The Position of a Key Tyrosine in Dtdp-4-Keto-6-Deoxy-D-Glucose-5-Epimerase (Evad) Alters the Substrate Profile for This Rmlc-Like EnzymeMerkel, A.B., Major, L.L., Errey, J.C., Burkart, M.D., Field, R.A., Walsh, C.T., Naismith, J.H.
(2004) J Biol Chem 279: 32684
- PubMed: 15159413
- DOI: https://doi.org/10.1074/jbc.M404091200
- Primary Citation of Related Structures:
- PubMed Abstract:
Vancomycin, the last line of defense antibiotic, depends upon the attachment of the carbohydrate vancosamine to an aglycone skeleton for antibacterial activity. Vancomycin is a naturally occurring secondary metabolite that can be produced by bacterial fermentation. To combat emerging resistance, it has been proposed to genetically engineer bacteria to produce analogues of vancomycin. This requires a detailed understanding of the biochemical steps in the synthesis of vancomycin. Here we report the 1.4 A structure and biochemical characterization of EvaD, an RmlC-like protein that is required for the C-5' epimerization during synthesis of dTDP-epivancosamine. EvaD, although clearly belonging to the RmlC class of enzymes, displays very low activity in the archetypal RmlC reaction (double epimerization of dTDP-6-deoxy-4-keto-D-glucose at C-3' and C-5'). The high resolution structure of EvaD compared with the structures of authentic RmlC enzymes indicates that a subtle change in the enzyme active site repositions a key catalytic Tyr residue. A mutant designed to re-establish the normal position of the Tyr increases the RmlC-like activity of EvaD.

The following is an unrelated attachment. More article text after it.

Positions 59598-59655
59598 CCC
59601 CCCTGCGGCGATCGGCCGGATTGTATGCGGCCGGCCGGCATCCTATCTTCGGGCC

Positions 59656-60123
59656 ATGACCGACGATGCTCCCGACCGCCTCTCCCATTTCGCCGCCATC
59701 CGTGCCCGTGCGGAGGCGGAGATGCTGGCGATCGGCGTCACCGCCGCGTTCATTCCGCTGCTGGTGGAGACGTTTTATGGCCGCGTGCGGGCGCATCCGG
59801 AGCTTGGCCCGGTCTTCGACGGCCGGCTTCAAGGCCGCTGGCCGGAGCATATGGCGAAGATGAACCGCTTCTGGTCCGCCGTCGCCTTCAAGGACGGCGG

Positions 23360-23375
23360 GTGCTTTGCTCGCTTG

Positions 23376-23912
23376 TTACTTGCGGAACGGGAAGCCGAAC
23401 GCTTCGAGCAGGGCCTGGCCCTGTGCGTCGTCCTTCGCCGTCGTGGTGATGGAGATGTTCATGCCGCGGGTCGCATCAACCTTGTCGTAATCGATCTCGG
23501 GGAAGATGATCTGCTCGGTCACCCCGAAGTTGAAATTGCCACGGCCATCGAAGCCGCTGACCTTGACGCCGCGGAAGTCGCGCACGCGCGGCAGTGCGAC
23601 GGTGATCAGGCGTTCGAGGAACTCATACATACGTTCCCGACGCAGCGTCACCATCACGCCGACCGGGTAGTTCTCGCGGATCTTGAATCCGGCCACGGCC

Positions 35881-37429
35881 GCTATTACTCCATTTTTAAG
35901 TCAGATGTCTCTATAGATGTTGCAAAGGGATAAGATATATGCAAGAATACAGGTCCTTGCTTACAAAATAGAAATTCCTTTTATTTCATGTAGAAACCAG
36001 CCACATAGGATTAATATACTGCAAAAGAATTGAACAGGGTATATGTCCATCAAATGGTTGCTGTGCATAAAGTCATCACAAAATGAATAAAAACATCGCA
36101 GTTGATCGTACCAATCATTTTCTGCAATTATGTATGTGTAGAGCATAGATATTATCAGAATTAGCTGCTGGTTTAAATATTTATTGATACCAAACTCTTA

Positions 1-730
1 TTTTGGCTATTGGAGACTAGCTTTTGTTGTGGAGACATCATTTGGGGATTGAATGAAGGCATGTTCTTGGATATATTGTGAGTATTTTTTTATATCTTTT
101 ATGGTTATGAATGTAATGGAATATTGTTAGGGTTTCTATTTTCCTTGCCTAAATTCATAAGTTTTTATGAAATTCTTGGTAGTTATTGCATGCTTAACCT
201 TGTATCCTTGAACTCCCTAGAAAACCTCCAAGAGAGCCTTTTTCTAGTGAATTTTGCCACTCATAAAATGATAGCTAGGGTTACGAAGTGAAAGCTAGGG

Centre for Biomolecular Sciences, The University, St. Andrews, Scotland, KY16 9ST, United Kingdom.